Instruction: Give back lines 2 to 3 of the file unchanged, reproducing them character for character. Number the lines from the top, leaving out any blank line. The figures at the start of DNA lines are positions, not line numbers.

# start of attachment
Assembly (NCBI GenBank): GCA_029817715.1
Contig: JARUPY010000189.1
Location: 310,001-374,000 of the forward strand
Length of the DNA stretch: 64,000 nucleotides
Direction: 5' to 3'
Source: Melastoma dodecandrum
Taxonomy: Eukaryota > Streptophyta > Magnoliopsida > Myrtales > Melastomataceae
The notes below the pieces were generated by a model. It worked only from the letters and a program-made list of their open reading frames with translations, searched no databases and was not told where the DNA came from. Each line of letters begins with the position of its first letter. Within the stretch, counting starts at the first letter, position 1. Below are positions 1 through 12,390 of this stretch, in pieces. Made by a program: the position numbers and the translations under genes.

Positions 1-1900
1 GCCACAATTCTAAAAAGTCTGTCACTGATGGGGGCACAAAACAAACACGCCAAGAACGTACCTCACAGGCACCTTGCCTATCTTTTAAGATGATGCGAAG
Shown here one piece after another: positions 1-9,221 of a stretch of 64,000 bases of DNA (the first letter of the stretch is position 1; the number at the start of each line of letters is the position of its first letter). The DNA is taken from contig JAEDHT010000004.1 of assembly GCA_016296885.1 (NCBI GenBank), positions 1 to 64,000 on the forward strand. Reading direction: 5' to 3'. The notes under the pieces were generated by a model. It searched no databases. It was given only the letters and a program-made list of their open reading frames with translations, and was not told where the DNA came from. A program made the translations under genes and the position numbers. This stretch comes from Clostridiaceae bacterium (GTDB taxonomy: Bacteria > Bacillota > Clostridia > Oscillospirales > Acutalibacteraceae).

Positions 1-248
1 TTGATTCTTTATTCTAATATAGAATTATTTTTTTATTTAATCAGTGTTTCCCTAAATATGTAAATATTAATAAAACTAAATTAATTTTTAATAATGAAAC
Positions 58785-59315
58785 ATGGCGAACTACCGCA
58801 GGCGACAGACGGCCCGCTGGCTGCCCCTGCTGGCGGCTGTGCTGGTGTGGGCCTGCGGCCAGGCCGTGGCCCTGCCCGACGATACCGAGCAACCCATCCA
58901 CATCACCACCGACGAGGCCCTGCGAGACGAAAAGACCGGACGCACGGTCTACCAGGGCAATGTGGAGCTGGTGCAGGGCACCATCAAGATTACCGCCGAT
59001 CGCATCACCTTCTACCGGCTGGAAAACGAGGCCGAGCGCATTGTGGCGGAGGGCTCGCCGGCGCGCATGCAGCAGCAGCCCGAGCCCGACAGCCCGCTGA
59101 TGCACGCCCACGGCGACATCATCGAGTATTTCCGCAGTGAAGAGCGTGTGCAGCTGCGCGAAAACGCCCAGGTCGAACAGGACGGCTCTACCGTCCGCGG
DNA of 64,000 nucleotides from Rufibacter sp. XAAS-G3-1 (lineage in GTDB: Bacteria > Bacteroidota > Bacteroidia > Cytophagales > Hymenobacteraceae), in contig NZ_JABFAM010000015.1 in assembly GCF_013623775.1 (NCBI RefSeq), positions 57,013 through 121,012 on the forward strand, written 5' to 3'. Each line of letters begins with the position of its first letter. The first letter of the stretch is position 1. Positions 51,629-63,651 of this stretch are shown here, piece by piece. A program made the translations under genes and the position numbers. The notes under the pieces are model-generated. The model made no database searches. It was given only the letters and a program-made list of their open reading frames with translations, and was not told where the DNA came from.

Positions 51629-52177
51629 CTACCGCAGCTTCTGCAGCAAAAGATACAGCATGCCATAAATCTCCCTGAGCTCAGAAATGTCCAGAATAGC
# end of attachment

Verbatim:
Contig: JARUPY010000189.1
Location: 310,001-374,000 of the forward strand